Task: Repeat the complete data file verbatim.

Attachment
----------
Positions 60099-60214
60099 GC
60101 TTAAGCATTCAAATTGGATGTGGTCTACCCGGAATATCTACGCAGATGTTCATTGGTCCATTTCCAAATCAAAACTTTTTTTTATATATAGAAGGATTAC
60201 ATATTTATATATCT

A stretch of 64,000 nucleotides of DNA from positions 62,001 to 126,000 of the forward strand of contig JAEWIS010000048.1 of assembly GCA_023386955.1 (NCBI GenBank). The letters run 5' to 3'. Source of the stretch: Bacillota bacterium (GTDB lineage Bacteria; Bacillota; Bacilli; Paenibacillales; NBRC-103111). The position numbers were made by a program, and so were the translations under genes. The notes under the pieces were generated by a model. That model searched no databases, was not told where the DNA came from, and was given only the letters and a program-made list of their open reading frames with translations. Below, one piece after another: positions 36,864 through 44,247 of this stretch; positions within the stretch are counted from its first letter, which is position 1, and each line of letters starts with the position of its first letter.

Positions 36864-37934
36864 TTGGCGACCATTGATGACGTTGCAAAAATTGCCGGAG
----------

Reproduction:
Positions 60099-60214
60099 GC
60101 TTAAGCATTCAAATTGGATGTGGTCTACCCGGAATATCTACGCAGATGTTCATTGGTCCATTTCCAAATCAAAACTTTTTTTTATATATAGAAGGATTAC
60201 ATATTTATATATCT

A stretch of 64,000 nucleotides of DNA from positions 62,001 to 126,000 of the forward strand of contig JAEWIS010000048.1 of assembly GCA_023386955.1 (NCBI GenBank). The letters run 5' to 3'. Source of the stretch: Bacillota bacterium (GTDB lineage Bacteria; Bacillota; Bacilli; Paenibacillales; NBRC-103111). The position numbers were made by a program, and so were the translations under genes. The notes under the pieces were generated by a model. That model searched no databases, was not told where the DNA came from, and was given only the letters and a program-made list of their open reading frames with translations. Below, one piece after another: positions 36,864 through 44,247 of this stretch; positions within the stretch are counted from its first letter, which is position 1, and each line of letters starts with the position of its first letter.

Positions 36864-37934
36864 TTGGCGACCATTGATGACGTTGCAAAAATTGCCGGAG